Next, as shown in FIG. 12, the cutting tip 20 can be advanced to penetrate through the protective tip 134, through the bladder 18 and through the abdominal wall 22. This is performed by rotating the wheel 58 of the cutting tip locking mechanism 56 from the locked position to the unlocked position, thereby biasing the brake spring 62 out of engagement with the respective notch 76 in the advancement member 68. Accordingly, the advancement member 68 is free to slide within the tubular body 36 and the sound 12 upon pushing on the rear handle 74. As the rear handle 74 is pushed, the surgeon is able to visually see from the scaled markings 67 on the tubular body 36 how far the advancement member 68, and thus, the cutting tip 20, is being advanced. In addition, the surgeon can readily determine an indication of the distance from the inside of the bladder wall 18 to the outside of the abdomen wall 22 via the measured markings 88 on the mast, and thus, the surgeon knows generally how far the cutting tip 20 must be advanced to penetrate the abdomen wall 22. While being advanced outwardly from the tip 134 and away from the sound 12, the advancement member 68 remains rigid along the length extended away from the sound 12 to allow it to penetrate the abdomen wall 22 in a controlled and substantially straight path such that it remains in constant coaxial alignment with the housing 106 of the alignment guide arm 14 and the capture cup 96.

As shown in FIGS. 13 and 13A, the cutting tip 20 is then advanced into and captured in the capture cup 96 of the alignment guide arm 14, whereupon the cutting tip 20 can be released and disposed in a hands-free procedure.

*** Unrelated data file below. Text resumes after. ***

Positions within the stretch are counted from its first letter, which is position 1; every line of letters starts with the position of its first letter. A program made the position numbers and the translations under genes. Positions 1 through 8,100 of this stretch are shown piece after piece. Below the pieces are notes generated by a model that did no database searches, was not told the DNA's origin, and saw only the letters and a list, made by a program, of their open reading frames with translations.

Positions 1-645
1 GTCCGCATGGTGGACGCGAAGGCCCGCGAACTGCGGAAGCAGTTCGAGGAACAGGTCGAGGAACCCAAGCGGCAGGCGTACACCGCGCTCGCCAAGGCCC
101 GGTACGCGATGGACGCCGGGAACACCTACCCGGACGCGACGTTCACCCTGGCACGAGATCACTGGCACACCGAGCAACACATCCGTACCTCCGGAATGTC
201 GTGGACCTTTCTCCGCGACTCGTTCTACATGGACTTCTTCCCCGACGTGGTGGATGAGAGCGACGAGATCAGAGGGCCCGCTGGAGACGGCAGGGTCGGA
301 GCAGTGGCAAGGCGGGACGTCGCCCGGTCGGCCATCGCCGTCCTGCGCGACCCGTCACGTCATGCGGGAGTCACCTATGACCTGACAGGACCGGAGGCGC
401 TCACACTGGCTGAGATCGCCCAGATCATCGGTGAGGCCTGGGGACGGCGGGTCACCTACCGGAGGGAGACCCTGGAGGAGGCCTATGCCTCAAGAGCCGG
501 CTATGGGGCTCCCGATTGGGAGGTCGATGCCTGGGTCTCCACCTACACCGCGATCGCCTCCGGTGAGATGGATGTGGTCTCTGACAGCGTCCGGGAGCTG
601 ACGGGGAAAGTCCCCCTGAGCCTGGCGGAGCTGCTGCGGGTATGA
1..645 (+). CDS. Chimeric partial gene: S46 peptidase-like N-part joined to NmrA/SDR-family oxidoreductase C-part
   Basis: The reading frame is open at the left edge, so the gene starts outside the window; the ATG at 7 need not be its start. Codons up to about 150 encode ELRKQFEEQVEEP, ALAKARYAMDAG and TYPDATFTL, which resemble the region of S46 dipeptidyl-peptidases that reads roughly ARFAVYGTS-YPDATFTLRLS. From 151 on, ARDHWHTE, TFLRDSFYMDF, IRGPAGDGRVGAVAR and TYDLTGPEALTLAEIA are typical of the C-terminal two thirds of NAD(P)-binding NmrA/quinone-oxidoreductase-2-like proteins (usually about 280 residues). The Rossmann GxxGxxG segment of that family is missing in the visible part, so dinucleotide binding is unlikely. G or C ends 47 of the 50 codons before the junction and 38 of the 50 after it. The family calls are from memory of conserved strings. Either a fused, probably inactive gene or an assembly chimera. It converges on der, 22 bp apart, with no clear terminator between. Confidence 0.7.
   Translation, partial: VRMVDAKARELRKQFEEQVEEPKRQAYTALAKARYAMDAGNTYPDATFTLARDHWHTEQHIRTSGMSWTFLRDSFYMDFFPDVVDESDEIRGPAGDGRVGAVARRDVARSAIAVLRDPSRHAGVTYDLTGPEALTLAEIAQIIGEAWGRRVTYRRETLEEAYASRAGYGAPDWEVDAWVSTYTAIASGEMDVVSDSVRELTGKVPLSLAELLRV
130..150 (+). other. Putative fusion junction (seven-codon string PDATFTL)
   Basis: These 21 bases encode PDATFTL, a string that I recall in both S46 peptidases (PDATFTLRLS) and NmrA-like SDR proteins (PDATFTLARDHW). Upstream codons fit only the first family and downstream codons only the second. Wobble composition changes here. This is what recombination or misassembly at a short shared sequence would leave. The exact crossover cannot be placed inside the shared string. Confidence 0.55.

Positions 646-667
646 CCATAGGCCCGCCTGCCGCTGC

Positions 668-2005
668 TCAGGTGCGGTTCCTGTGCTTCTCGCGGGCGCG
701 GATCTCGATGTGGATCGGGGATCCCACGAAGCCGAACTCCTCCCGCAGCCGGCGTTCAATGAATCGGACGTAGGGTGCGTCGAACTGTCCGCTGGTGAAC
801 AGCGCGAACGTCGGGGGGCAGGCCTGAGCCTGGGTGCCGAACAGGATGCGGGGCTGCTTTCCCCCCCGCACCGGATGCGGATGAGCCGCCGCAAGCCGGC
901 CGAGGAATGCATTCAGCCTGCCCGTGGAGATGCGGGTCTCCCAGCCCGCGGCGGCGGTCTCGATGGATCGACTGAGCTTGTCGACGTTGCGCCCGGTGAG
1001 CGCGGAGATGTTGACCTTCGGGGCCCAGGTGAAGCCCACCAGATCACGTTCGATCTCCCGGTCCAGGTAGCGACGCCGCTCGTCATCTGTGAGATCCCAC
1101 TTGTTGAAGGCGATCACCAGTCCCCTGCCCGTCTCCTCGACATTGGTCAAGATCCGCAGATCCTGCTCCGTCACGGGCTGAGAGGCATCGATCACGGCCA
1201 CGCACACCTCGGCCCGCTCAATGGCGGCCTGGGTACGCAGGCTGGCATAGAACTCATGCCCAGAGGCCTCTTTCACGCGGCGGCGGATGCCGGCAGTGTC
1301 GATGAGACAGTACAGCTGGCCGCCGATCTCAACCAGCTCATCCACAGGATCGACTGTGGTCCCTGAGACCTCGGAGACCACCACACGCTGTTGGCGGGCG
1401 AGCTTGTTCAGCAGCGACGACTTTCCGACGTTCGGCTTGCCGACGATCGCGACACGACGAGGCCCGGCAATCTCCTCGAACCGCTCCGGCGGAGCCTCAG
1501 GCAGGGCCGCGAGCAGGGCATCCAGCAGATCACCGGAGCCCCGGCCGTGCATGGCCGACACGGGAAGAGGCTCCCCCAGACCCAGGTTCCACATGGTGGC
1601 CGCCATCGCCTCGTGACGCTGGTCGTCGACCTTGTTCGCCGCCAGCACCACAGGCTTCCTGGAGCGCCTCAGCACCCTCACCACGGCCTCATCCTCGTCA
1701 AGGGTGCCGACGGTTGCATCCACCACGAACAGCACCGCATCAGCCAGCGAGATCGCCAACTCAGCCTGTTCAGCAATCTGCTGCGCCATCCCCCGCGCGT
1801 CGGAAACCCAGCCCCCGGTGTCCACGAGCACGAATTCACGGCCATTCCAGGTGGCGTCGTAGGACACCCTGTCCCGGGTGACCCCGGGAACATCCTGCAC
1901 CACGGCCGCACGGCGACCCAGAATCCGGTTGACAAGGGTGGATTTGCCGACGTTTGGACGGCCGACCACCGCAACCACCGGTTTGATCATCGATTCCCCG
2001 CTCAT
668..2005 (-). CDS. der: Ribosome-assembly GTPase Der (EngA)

As shown in FIG. 23, with the connector 71 on the advancement member 68 exposed outwardly from the abdominal wall 22, the connector 154 on the rod 142 of the dilator housing assembly 138 can be attached thereto. While in this position, the stylet 136 is preferably locked to the dilator housing assembly 138.

As shown in FIG. 24, upon attaching the dilator assembly 11 operably to the sound 12 via the advancement member 68, the procedure continues by pulling or drawing the advancement member 68 back through the opening 24 and into the bladder 18. Accordingly, the free end 152 of the rod 142, along with the free ends of the dilator assemblies 166, 168 and the free end of the sheath 170, are drawn into the bladder 18.

As shown in FIG. 25, with the dilator arm assemblies 166, 168 having been drawn sufficiently into the bladder 18, the buttons 235 of the dilator arms 212 are slid along the outer surface of the housing body 164 from adjacent the first end 174 of the body 164 toward the second end 176 of the body 164. The buttons 235 are locked in place by a pair of opposing bump profiles extended inward from the side walls of the slots 180, which interface with an opposing profile surface on the lower section of the buttons 235 (not shown) offering a small resistance that is overcome when the buttons 235 snap in place, and therefore, releasably locked in place. This keeps the dilation tabs 230 from re-deploying back through the windows 228 of the dilation arms 212. As such, the dilation tabs 230 are caused to be compressed, with the ends 232 of the dilation tabs 230 abutting the respective fingers 220, 222, thereby causing portions of the dilation tabs 230 beneath and proximate the windows 228 to extend outwardly from the windows 228. The portions are bowed in a radially outwardly V-shaped configuration radially outwardly from the windows 228, thereby presenting a barrier to entry of the dilator arms 212 back into the surgically formed opening 24. Accordingly, the generally V-shaped portions of the dilation tabs 230 act to maintain the dilator arms 212 in the bladder and to prevent the dilator arms 212 from being pulled outwardly from the opening 24.